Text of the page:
I agree that 18 months and 12 months is far too lenient for convicted meth dealers. Put them away for five years non-parole and find the space to hold them in our already over crowded jails by not jailing pot smokers.

  4. @ Hal: I agree jailing users is not the answer, it’s the dealers who I am concerned about.
    In late April, a man appeared in court in Alice Springs charged with manufacturing a commercial quantity of MDMA, possession of a commercial quantity of the drug and supplying a traffickable quantity of the drug.
    He had an extensive criminal record including for drug offences. He received 18 months to serve.
    In early April, a man who had brought almost $2.5 million worth of cannabis to the Territory and who had significant history of large scale supply and production in other states received five years to serve.
    In early March, a Darwin man who was caught by police with a commercial quantity of LSD and a trafficable quantity of ice served two weeks in jail. There are numerous other examples of large scale drug dealing before Territory courts in recent years; the sentences listed are typical of those other cases.
    Some sections of the community would consider such sentences far too lenient. Other people who believe prohibition does not work would consider the sentences manifestly excessive.
    Clearly, such sentences are not a deterrent particularly with the rewards on offer to successful traffickers and dealers. With ice anecdotally worth one million dollars a kilo in Darwin, a few weeks in jail – if you get caught – is a small price to pay.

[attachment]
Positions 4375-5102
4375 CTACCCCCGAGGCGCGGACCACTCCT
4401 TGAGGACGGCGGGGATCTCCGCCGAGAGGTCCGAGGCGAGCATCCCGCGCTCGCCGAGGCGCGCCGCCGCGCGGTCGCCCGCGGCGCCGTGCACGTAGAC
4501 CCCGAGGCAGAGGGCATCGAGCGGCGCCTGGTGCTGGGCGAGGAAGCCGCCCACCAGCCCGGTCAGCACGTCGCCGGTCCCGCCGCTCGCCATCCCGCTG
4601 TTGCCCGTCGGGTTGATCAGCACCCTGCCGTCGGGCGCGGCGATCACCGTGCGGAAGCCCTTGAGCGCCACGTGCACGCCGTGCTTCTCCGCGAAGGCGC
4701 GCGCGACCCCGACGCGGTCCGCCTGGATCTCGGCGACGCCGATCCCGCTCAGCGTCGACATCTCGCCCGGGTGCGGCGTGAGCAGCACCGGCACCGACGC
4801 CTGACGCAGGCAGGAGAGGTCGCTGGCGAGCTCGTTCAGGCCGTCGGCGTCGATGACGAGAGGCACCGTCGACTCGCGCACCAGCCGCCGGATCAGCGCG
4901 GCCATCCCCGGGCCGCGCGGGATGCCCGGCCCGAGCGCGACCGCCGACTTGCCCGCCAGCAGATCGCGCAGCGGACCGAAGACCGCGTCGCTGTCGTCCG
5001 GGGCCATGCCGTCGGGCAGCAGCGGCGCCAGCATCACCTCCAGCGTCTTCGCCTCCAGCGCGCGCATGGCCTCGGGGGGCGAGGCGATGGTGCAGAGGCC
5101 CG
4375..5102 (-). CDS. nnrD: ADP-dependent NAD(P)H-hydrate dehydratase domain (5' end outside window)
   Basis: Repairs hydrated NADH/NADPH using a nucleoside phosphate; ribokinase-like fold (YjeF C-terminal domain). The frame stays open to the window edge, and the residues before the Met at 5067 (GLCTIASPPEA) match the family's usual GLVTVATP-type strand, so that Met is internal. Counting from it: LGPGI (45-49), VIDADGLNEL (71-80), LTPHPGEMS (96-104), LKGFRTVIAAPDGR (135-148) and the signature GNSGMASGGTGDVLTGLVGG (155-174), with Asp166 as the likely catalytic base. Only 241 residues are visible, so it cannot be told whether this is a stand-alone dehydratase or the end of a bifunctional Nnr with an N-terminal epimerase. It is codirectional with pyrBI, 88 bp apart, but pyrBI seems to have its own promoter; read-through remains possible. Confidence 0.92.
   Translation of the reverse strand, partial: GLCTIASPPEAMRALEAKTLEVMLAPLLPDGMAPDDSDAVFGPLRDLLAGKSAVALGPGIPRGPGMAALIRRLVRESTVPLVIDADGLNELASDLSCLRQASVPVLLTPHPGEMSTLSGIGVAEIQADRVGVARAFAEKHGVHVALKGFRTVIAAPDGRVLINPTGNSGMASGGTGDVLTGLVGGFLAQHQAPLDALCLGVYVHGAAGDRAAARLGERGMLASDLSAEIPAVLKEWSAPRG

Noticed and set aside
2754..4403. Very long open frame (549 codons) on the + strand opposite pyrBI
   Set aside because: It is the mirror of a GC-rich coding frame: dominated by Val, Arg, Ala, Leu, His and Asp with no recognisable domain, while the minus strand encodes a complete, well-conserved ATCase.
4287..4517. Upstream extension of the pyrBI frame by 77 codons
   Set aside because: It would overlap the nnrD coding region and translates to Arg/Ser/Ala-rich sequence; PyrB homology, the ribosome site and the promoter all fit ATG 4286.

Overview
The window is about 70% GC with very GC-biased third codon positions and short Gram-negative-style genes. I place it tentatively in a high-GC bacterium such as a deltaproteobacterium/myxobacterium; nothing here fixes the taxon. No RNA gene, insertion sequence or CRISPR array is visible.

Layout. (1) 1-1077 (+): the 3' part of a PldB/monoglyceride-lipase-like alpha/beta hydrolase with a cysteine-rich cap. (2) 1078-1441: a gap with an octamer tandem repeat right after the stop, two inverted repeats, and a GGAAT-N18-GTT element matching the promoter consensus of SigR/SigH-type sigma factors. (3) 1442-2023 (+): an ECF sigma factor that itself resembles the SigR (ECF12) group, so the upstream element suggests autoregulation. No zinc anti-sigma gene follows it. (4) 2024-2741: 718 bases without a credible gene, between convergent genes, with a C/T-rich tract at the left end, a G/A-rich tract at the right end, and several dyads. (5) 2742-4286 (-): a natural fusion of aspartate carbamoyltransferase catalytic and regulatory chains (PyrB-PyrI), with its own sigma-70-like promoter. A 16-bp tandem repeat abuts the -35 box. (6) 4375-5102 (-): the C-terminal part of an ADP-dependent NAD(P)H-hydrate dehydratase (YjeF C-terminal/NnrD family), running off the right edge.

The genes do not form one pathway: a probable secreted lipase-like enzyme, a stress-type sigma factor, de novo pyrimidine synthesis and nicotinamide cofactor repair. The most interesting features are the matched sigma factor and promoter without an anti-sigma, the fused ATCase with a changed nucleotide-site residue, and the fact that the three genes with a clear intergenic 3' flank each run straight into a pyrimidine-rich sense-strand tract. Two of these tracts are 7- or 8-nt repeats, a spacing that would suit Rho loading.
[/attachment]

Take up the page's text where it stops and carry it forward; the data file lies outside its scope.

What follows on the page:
There is also the question of the cost. There is no question there will be a growing number of particularly ice addicts into the future, which will mean greater demand and that all leads to a growing burden on police and the courts, as well as the cost of rehabilitation. Incarceration is not cheap, conservatively between $150-200,000 a year plus court costs, travel, lawyers and the burden on social services.
    Putting addicts into jail without withdrawal will have tragic consequences and will place a strain on a prison system which is arguably struggling to cope anyway.
    The old three-plant rule in the Territory worked fine for years. We are never going to stop drugs (Tolly, I am sure, would argue it’s a core value of all Territorians to enjoy a relaxing cone after a hard day at the salt mine) but we need to keep on our legislators to do something to minimise the damage from harder drugs.
    Police have told me hydroponic cannabis has up to 28 times the THC of bush weed. Have a nip of scotch and see how you feel. Now chug a bottle and see if you can even find your car.

  5. Like Barkly Magpie stated, rehabilitation is not cheap … may be patients with self-inflicted ailments should pay for all their medical costs.
    People take drugs for many different reasons. Whatever the reason, when individuals decide to take drugs it is always their choice, having the strength to say “no” may be hard, however if they knew they will be on their own if all goes wrong maybe they will think twice before starting using.